As AI, Interoperability Concerns, Collaboration Imperative Increase, ‘This Is Privacy’s Year’

Health care organizations are increasingly relying heavily on their privacy departments not only for issues involving HIPAA, but also for key consultations on new state statutes, vendor management and data that’s not protected health information (PHI), a group of privacy and compliance officers said.

In fact, privacy now has an early seat at the table for multiple significant discussions, and health care entities are integrating the department into higher-level work groups, they said Feb. 27 in a session at the 2024 National HIPAA Summit.

“For years, I feel like I’ve been saying, ‘This is privacy’s year. This is where it’s in front of all these people. This is going to be when it’s on the tip of everybody’s tongue.’ But I truly believe it’s arrived,” Lauren Groebe, Baxter International Inc.associate general counsel for privacy, cybersecurity and digital, told attendees.[1]

The flurry of new state privacy laws—plus the rules on online tracking technologies and the sophistication of vendors using data and data rights—means that “I think privacy’s time has arrived, and therefore, our visibility inside of our organizations is as important as it ever was,” Groebe said.

Two topics have remained “front and center” for the last several months, Groebe said: new state privacy legislation and HHS Office for Civil Rights (OCR) guidance on online tracking technologies.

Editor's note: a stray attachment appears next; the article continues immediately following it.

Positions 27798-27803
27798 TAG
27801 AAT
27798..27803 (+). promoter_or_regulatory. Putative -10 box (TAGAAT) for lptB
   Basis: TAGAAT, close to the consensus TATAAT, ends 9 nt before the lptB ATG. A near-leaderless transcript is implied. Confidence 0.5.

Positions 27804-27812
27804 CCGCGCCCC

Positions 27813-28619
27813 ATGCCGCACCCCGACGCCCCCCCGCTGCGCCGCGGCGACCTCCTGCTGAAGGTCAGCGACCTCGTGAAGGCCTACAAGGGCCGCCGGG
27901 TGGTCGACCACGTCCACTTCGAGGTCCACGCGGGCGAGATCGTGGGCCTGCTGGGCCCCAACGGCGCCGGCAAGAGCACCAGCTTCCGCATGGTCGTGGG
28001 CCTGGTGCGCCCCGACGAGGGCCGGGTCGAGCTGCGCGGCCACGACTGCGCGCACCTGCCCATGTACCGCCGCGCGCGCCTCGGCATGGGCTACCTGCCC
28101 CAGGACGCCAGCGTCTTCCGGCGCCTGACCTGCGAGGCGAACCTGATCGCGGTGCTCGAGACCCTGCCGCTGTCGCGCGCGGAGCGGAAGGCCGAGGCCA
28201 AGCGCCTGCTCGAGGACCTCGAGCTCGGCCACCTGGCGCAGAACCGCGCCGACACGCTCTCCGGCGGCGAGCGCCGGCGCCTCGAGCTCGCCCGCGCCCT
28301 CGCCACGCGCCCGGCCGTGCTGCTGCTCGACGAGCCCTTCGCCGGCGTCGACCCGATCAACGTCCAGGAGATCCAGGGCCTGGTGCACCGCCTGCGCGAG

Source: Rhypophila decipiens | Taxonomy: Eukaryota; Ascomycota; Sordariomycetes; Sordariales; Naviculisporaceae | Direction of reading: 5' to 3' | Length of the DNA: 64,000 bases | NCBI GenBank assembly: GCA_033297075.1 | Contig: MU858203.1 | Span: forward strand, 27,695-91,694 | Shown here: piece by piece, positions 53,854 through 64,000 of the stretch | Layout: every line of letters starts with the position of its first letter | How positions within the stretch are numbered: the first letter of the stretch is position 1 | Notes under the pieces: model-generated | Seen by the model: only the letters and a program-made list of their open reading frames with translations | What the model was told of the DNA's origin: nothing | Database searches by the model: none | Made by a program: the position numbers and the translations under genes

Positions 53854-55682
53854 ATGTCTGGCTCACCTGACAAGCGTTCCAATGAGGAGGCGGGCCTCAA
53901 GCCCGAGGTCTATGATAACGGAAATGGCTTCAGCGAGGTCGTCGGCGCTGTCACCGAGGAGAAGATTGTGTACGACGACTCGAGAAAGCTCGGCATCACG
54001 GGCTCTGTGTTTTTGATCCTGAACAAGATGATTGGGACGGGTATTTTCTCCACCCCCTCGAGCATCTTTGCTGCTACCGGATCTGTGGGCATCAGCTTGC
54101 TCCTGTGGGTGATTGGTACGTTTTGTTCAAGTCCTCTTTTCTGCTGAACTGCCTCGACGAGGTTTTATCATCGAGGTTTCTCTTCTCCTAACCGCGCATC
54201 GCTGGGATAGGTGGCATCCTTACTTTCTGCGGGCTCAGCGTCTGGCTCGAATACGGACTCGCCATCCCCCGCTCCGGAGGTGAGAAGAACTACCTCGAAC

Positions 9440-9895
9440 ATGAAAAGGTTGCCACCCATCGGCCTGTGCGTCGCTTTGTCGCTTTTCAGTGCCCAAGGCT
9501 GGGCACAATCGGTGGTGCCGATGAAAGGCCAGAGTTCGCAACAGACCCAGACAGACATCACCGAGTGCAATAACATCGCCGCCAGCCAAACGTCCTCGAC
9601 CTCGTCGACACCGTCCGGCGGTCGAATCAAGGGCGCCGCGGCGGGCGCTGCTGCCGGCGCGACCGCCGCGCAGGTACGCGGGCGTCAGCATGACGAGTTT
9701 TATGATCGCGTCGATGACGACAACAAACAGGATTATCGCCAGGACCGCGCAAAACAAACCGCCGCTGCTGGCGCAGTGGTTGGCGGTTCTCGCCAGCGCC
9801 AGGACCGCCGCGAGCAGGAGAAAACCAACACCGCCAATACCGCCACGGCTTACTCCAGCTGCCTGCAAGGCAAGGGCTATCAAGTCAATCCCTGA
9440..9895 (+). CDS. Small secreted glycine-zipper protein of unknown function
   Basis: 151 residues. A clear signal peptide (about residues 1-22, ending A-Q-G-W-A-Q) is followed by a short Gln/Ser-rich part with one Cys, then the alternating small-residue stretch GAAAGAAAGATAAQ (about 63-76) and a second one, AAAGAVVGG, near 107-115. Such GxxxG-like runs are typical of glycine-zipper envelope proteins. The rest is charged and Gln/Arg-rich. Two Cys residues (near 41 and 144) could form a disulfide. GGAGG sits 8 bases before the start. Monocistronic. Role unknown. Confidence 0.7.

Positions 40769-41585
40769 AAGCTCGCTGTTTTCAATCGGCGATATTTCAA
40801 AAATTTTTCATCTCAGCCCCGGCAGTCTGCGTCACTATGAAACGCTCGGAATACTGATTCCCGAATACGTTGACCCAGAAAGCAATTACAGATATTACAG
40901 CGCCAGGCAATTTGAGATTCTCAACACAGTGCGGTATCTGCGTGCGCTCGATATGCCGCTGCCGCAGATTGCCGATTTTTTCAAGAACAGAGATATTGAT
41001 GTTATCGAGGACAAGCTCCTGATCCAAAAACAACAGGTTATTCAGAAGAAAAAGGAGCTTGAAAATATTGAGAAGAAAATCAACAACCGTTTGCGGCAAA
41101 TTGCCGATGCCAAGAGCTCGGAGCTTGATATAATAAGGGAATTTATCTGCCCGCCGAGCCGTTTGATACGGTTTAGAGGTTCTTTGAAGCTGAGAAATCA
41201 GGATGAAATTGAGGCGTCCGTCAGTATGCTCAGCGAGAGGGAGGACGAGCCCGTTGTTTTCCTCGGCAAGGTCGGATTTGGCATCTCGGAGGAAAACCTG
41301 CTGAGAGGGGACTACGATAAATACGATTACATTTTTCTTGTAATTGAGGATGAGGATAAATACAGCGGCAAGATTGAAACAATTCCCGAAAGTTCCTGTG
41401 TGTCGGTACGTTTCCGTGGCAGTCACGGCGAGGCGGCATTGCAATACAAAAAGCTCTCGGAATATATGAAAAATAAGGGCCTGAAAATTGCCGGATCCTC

On state privacy legislation, Groebe noted that health care organizations are often “mostly exempt from these state laws. However, you still have to look at these [laws] pretty closely to ensure that consumer personal information you may have that’s not PHI isn’t otherwise regulated.” Baxter International has been tracking these new state statutes carefully “to ensure nothing’s falling through the cracks,” Groebe said.

Baxter has also been working to ensure it is complying with OCR’s pixel guidance as it applies to its websites and its apps, she said.

Katie Gorris, chief privacy officer and compliance director at Intermountain Health, told attendees she has also been following developments in artificial intelligence (AI), coupled with rapidly evolving technology. “It’s an area where we are thinking about both data protections and responsible use,” she said. In addition, Gorris said her team has been concerned about security and potential data breach incidents by vendors and business associates (BAs).

Mary Beth Ireland, compliance consultant at Inova Health System, said her team “spends a fair amount of time” talking through data interoperability issues, data sharing with patients and dispelling those patients’ ideas surrounding medical records.

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